The world’s first molecular robot – one that is capable of building molecules – has been developed by researchers part of the University of Manchester in the United Kingdom. These robots could have applications in manufacturing and can also be adapted for medical uses. Researchers hope that their nanobot will help scientists engineer new drugs.
Molecular Robots to Open Path to Creating New Drugs
The robots, which measure one millionth of a millimeter across, are made using only 150 molecules of carbon, hydrogen, nitrogen, and oxygen. According to David Leigh, the lead researcher of the project, the molecular robot receives commands in the form of chemical messages. The university’s claim that its nanorobot is the first in the world of its kind has yet to be independently verified.
Leigh describes the work of these robots as being similar to that of their much-larger counterparts in the automotive manufacturing plants. The nano-scale robots use their tiny robotic “arms” to position components and attach them to one another. However, in this case, the components are individual atoms. The development was the project of a team of scientists part of the School of Chemistry at the University of Manchester.
“This is just the start but we anticipate that within 10 to 20 years molecular robots will begin to be used to build molecules and materials on assembly lines in molecular factories,” states David A. Leigh.
A paper describing the project, written by Professor Leigh and others, became available in the journal Nature in September 2017. The article, titled “Stereodivergent synthesis with a programmable molecular machine,” begins by describing how biological mechanical machines work in nature.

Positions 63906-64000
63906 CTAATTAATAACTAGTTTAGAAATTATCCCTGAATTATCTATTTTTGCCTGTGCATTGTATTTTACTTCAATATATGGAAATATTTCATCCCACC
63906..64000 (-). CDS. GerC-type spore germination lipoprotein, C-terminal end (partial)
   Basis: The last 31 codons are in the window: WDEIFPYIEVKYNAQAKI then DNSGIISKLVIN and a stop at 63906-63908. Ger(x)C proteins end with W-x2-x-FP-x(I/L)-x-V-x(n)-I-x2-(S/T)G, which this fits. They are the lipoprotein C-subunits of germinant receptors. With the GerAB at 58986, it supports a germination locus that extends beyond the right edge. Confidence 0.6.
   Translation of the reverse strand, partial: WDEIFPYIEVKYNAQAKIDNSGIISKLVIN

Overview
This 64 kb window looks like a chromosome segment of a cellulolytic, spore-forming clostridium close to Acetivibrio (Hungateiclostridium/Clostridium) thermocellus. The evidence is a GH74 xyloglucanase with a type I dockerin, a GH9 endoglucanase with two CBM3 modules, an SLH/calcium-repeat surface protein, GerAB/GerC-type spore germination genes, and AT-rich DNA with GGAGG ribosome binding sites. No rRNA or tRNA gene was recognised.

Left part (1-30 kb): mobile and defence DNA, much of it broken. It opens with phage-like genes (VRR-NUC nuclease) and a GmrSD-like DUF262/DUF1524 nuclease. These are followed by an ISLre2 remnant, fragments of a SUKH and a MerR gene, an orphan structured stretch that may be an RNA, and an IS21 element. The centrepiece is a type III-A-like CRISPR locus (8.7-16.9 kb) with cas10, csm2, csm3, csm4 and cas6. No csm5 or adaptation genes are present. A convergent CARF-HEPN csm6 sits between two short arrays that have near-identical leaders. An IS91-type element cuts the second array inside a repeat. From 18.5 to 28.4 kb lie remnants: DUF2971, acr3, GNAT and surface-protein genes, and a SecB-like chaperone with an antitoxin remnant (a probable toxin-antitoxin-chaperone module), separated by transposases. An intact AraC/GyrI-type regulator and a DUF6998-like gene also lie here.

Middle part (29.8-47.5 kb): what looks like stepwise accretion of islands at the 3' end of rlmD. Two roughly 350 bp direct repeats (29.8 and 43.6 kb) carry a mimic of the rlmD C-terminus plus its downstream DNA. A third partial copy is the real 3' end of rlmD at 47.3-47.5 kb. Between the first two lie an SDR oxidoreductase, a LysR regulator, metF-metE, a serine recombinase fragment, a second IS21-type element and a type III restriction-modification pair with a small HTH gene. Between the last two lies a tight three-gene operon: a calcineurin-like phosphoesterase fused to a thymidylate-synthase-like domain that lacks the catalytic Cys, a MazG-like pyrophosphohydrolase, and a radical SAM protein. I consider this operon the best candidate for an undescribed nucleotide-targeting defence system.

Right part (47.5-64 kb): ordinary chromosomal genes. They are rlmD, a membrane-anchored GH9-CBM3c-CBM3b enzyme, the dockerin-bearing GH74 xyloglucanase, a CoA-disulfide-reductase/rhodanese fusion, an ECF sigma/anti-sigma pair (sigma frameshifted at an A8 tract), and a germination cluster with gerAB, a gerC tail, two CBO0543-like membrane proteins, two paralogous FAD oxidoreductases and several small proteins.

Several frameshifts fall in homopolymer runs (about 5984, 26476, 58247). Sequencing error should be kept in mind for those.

Scientists hope that this first in the world advancement in nanotechnology will not only accelerate the discovery of new medicines but also improve science’s ability to discover these new drugs. Although the technology is recent and complex, it is based on well-understood principles of chemistry.
Similar chemical principles, on a macro scale, are already being used in the making of plastics and medicines. Chemical inputs are utilized to create the desired end products made of complex molecules from building blocks composed of simple molecules.
Image Source: Pexels
Latest posts by Richard Carlisle (see all)
- Yes, Science Made Low-Fat Bacon Possible (Study) - Mar 21, 2019
- Scientists Report Success In Experimental Therapy To Prevent Zika - Mar 21, 2019
- A Paper-Based Test Can Seemingly Detect Zika In A Matter Of Minutes - Mar 21, 2019